State legislative leaders are giving U.S. Chief Justice John Roberts more reasons to back their request for emergency Supreme Court action on North Carolina’s disputed congressional map.
“The Elections Clause of the United States Constitution … provides that ‘The Times, Places, and Manner of holding Elections for Senators and Representatives, shall be prescribed in each State by the Legislature thereof.’ Absent prompt action by this Court, North Carolina’s 2022 congressional elections will be conducted in defiance of this constitutional command,” according to a brief filed Thursday by Republican legislative leaders.
“That is because the courts of North Carolina have not once but twice invalidated the congressional maps drawn by the North Carolina General Assembly and have now replaced them with their own judicially preferred map,” the brief continued.
The new court filing arrives a day after plaintiffs in North Carolina’s legal fight over election maps urged the U.S. Supreme Court to stay out of the dispute. Plaintiffs argue that the high court would be ignoring precedent. They say the justices would be interfering with state courts’ interpretation of the N.C. Constitution.
Lawyers working for Democratic N.C. Attorney General Josh Stein also oppose action from the U.S. Supreme Court. Stein’s N.C. Justice Department lawyers represent the State Board of Elections in the case.
“Respondents insist that immediate action by this Court enforcing the plain meaning of the Elections Clause will sow chaos both in the administration of North Carolina’s 2022 congressional elections and in the broader jurisprudence of elections law in this country. Neither contention has merit,” according to legislators’ new brief.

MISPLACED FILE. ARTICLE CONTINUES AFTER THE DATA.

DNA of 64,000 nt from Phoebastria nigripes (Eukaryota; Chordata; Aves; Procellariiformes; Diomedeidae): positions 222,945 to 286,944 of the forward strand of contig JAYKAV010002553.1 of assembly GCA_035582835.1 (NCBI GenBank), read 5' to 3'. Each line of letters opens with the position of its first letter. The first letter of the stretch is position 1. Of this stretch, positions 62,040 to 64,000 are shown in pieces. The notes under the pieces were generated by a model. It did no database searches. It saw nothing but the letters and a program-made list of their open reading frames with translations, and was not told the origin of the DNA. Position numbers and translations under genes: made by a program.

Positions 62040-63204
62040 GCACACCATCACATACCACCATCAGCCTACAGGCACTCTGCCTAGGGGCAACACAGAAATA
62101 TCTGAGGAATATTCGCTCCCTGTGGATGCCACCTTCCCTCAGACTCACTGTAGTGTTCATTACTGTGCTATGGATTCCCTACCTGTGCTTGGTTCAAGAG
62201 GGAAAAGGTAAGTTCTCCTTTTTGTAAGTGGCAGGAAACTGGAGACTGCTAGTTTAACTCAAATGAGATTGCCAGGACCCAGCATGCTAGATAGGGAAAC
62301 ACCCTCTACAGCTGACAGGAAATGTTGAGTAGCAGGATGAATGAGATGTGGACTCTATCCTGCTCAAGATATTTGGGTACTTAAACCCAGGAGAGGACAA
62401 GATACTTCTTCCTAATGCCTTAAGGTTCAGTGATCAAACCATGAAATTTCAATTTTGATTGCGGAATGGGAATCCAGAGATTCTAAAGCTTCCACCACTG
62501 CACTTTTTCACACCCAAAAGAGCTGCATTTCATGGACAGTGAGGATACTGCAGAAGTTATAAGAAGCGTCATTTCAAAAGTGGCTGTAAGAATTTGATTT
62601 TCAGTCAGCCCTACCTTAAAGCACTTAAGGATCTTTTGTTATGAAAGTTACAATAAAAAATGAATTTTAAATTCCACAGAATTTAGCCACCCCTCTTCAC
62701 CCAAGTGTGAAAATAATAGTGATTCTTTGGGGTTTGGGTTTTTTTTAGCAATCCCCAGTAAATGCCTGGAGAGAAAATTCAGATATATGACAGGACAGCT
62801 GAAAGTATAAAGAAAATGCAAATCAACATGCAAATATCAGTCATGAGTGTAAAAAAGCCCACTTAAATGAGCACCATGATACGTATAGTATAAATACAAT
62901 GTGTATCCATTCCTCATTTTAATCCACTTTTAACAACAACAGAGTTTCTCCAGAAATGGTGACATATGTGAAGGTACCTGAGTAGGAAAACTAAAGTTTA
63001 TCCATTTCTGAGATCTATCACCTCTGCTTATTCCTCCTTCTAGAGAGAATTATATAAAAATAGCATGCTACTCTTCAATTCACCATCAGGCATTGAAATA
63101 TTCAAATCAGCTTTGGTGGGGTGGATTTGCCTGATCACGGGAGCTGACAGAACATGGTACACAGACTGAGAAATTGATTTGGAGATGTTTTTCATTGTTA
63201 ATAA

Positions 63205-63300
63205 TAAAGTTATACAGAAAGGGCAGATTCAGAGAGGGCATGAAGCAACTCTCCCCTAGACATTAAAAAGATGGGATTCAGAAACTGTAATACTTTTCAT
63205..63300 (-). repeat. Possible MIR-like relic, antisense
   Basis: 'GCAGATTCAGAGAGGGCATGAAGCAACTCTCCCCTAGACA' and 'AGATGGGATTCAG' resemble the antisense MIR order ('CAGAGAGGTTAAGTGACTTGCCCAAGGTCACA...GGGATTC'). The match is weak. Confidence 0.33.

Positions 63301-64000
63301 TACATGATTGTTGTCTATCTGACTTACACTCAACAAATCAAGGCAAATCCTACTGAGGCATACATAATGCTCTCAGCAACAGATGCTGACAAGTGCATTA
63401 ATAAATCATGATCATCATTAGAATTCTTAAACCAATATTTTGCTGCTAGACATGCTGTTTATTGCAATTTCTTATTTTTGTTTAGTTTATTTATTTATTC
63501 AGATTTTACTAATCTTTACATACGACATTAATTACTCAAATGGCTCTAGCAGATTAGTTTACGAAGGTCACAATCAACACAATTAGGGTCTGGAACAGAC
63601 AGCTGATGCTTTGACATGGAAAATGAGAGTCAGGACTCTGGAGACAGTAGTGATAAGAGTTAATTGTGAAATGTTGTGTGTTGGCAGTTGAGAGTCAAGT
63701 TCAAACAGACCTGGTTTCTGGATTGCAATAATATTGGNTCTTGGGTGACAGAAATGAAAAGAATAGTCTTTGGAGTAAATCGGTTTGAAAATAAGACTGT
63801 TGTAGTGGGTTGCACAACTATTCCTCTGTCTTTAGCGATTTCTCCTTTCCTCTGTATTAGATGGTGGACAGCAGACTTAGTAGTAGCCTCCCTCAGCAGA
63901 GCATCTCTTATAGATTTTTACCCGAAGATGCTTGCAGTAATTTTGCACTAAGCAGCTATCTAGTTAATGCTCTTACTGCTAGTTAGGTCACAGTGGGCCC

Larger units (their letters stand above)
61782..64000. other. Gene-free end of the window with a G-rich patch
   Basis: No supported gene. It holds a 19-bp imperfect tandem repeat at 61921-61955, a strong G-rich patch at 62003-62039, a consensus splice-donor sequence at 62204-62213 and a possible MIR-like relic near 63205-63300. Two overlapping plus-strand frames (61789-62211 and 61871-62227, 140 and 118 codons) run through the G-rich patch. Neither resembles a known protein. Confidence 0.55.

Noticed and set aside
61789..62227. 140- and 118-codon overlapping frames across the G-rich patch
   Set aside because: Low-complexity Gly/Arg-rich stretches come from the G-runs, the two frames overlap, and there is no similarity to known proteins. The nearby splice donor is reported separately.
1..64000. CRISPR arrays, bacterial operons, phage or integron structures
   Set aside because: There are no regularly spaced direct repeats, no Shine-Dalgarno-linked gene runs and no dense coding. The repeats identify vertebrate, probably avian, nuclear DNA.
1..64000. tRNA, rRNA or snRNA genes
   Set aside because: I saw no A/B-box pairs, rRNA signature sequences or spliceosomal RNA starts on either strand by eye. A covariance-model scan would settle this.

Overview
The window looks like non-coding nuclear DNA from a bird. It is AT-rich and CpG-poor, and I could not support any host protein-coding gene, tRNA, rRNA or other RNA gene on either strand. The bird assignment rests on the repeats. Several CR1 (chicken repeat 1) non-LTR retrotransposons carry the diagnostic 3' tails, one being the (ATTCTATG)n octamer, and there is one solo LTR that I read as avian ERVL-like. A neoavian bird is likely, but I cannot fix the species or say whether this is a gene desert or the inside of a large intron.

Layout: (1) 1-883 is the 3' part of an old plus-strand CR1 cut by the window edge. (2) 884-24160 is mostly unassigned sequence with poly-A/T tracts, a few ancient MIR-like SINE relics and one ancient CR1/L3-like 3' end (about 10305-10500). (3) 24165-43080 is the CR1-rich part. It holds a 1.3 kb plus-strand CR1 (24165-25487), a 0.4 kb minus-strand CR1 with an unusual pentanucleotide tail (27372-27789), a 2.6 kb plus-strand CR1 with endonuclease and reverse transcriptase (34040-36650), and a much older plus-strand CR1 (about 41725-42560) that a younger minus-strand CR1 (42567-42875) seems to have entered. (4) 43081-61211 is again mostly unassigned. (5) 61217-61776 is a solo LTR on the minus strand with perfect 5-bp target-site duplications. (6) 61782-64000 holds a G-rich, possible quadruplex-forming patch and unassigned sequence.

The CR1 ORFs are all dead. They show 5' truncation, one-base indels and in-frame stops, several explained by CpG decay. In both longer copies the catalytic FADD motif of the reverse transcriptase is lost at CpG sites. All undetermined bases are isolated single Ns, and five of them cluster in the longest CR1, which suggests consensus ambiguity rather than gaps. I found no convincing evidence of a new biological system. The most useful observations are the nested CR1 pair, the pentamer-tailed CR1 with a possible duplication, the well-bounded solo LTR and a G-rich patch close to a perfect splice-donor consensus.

Lawmakers dispute the argument that U.S. Supreme Court involvement in the case would endanger North Carolina’s May 17 primary date.
“While the State Board [of Elections] informed the North Carolina courts that it would be ‘preferable’ for candidate filing for the primary to close on March 4, it indicated that if necessary the primary could be administered with a filing deadline as late as March 15,” according to the legislators’ brief. “What is more, the General Assembly remains in session to address any implementation issues that could be created by a decision of this Court. Indeed, the General Assembly already passed a bill delaying the primary to June 7, only to be met with a gubernatorial veto.”
“This Court should not allow the Governor’s veto coupled with the state courts’ pursuit of a course of action carefully timed to run out the clock on the deadlines asserted by the executive branch to preclude review in this case.”
Legislators also push back against the argument that a U.S. Supreme Court ruling would force sweeping changes in election law nationwide.
“All the Court need hold to rule in Applicants’ favor is that the Elections Clause does not allow a state court to usurp the General Assembly’s authority under that provision by seizing upon an abstract and broadly worded provision of the state’s constitution … to impose its own policy determinations,” according to the brief.
Even if Roberts and his Supreme Court colleagues decide not to block the court-drawn map for the 2022 election, the case doesn’t have to end.
“While an immediate stay is needed to prevent the grave and irreparable harm that the actions of the courts below will inflict this congressional cycle, even absent a stay a live dispute would remain as this issue will recur in future election cycles,” legislative leaders argued. “Indeed, a ruling reversing the North Carolina Supreme Court’s judgment invalidating the General Assembly’s original congressional map would reinstate that map for future cycles.”
There’s no deadline for a ruling from Roberts. He can act on his own or refer the request to the full nine-member U.S. Supreme Court for consideration.